Vols Belt Auburn, 105-89

When it's played effectively, defense is an art, but it was a lost art Wednesday night at Thompson-Boling Arena.

Consider:

Auburn shot 56.1 percent from the field. Tennessee (56.5) shot even better.

Tennessee shot 55.2 percent from 3-point range. Auburn (63.2) shot even better.

Auburn drained 12 shots from 3-point range. Tennessee made a school-record 16.

Auburn scored 89 points. Tennessee scored 105.

In the second half defense wasn't even a lost art; it was a FORGOTTEN art. Tennessee shot 64.5 percent from the field and 64.7 from beyond the arc but was out-shot by Auburn in both areas. The Tigers hit 66.7 percent from the field (24 of 36) and 80 percent from the arc (8 of 10).

Moreover, Auburn outscored Tennessee 64-63 in the second half. Last year's FINAL SCORE was Auburn 62, Tennessee 59. In other words, each team scored more second-half points Wednesday night than it scored in both halves combined last season.

It was a fun game to watch but, according to the Vols, not a fun game to play.

"It's not fun at all," said Chris Lofton, who scored 22 second-half points and finished with 25. If we're hitting and they're missing, that's fun. But when both teams are hitting, that's not real fun because we know Coach (Bruce Pearl) is going to let us know about our defense."

Lofton said Pearl "didn't get on us as bad as I thought he would" immediately after the game, then added: "But we've got practice tomorrow, so he'll probably let it all out there."

Forward Andre Patterson wasn't happy with the outcome, either.

"I was kind of mad, too," he said. "We've got to take pride in our defense. We can't win championships without rebounding and defense."

The Vols (19-3 overall, 10-1 SEC) did neither in the second half vs. Auburn. They even allowed the smaller Tigers (10-12, 2-9) to dominate the backboards 19-6 in the second half.

So how did Tennessee win the game? The same way it always wins, by using its full-court press to ignite a few explosive spurts that proved decisive.

The Vols opened the game with an 8-0 run. Auburn closed to 10-5, then Tennessee made a 10-0 run, building a 20-5 lead. The key: Seven Tiger turnovers in the game's first 8 1/2 minutes.

Auburn closed to 35-25 but Tennessee scored seven unanswered points to take a 42-25 lead to intermission.

Another 7-0 spurt boosted the lead to 23 points (67-44) eight minutes into the second half. Moments later, Pearl called off the press and Tennessee simply fell asleep. Auburn made a 9-0 run to pull within 14 (67-53) and the teams essentially swapped baskets the rest of the way.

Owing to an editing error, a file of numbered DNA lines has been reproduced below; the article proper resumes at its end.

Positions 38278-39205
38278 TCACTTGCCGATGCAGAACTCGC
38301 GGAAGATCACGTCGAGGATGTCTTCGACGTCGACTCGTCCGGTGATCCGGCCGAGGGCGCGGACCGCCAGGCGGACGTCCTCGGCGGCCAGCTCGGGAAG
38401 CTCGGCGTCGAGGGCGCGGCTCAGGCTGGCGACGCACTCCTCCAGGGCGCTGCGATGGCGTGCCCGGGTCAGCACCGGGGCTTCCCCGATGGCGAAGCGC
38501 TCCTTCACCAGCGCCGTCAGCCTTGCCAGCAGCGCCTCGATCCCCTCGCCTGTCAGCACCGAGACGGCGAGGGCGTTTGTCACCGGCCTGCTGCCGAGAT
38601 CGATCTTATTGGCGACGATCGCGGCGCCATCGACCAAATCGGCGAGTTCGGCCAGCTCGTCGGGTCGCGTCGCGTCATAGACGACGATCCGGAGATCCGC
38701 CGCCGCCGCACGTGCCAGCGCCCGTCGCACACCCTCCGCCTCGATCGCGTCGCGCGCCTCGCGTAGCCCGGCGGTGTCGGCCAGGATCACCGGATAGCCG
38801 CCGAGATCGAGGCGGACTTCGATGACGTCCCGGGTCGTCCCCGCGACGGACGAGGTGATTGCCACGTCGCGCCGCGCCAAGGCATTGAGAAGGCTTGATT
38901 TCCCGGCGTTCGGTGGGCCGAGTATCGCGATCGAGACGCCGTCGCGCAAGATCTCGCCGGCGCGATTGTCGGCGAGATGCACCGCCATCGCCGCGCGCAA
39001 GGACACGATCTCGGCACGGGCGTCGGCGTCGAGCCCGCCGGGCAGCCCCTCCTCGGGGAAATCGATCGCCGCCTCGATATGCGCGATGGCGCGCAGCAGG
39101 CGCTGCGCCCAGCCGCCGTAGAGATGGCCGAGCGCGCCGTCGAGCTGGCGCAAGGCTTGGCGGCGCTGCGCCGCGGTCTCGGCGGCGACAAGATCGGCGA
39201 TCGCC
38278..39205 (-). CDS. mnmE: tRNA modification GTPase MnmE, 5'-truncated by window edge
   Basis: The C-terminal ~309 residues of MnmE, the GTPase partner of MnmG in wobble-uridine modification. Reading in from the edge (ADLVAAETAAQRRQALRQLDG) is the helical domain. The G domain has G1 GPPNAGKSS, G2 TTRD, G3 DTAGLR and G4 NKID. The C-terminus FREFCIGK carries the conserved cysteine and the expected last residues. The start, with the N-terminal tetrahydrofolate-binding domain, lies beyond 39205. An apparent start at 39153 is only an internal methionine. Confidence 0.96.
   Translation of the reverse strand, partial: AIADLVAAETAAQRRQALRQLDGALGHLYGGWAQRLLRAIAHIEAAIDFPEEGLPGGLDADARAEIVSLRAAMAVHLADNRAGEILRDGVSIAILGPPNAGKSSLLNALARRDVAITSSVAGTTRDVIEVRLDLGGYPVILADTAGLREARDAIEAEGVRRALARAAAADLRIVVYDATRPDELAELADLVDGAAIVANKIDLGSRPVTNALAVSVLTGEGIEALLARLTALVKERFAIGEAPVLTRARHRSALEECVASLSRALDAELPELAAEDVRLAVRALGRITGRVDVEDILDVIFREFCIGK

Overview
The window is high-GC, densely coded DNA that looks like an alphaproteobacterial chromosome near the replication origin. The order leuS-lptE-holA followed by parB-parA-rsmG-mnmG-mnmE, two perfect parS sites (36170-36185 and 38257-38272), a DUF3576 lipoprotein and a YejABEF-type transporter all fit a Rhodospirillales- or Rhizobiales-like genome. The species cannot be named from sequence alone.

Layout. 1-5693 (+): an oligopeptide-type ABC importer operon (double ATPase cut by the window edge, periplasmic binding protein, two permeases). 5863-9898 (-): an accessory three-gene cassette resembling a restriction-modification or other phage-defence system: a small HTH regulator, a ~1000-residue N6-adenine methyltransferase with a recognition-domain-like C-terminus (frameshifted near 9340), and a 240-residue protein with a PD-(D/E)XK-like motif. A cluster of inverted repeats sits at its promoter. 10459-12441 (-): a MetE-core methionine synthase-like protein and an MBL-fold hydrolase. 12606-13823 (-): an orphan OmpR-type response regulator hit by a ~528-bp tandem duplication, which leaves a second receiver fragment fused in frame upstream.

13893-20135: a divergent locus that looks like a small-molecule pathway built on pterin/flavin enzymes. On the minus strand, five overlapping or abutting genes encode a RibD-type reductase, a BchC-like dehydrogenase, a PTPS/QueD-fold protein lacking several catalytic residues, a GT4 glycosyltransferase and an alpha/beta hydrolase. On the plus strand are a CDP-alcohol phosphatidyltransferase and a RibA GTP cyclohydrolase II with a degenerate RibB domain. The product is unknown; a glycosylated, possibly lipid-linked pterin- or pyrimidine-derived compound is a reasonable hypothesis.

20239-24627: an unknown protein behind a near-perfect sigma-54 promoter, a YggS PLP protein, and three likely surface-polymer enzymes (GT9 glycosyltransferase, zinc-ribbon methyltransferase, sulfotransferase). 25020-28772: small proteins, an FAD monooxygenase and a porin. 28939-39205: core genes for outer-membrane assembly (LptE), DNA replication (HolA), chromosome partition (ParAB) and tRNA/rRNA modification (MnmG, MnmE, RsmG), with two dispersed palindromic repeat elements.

Pearl minced no words after the game, noting that he was "thrilled with our play in the first half" but "very disappointed with our play in the second half."

Although he praised Auburn for fighting back from a 23-point deficit, Pearl clearly was disgusted with his team's play during the game's final 10 minutes.

"We took the press off with about 10 minutes to go in the second half," the coach said, "and just put our half-court defense out there for display. It wasn't very good."

Actually, it was awful. Fortunately for the Vols, their offense was never better.

Lofton made just 1 of 3 field-goal tries in the first half but found room to operate when Auburn went to a full-court press in the second half. He hit 7 of 9 field goals, including 6 of 8 from beyond the arc, in the final 20 minutes. He has made 23 of 33 shots from 3-point range over the past three games.

Super sub JaJuan Smith was almost as hot, draining 6 of 10 from the field, including 5 of 8 from 3-point range, en route to a career-high 19 points. C.J. Watson hit 4 of 7 from the floor, including 2 of 4 from beyond the arc, in an 18-point, 8-assist performance.

Because Georgia gave Tennessee trouble with a 1-3-1 zone last Saturday, Pearl knew Auburn would play a lot of zone Wednesday night. That put pressure on Lofton, Watson and Smith to hit from outside. The three guards combined to sink 18 of 29 shots, including 14 of 23 from beyond the arc.

"Knowing Auburn was going to play a lot of zone, we knew we were going to get a lot of open looks on the perimeter," Pearl said. "We needed more than just Chris to make those shots. The fact Dane (Bradshaw) had a couple, C.J. had a couple and JaJuan had five, to go along with Chris' seven, was really important. It was really important that we get some perimeter offense from some other people."

The Vols got some interior offense, as well. Patterson scored 15 points, Major Wingate 12 and Stanley Asumnu 10.

Ronny LeMelle scored 19 points and Quantez Robertson 17 for Auburn


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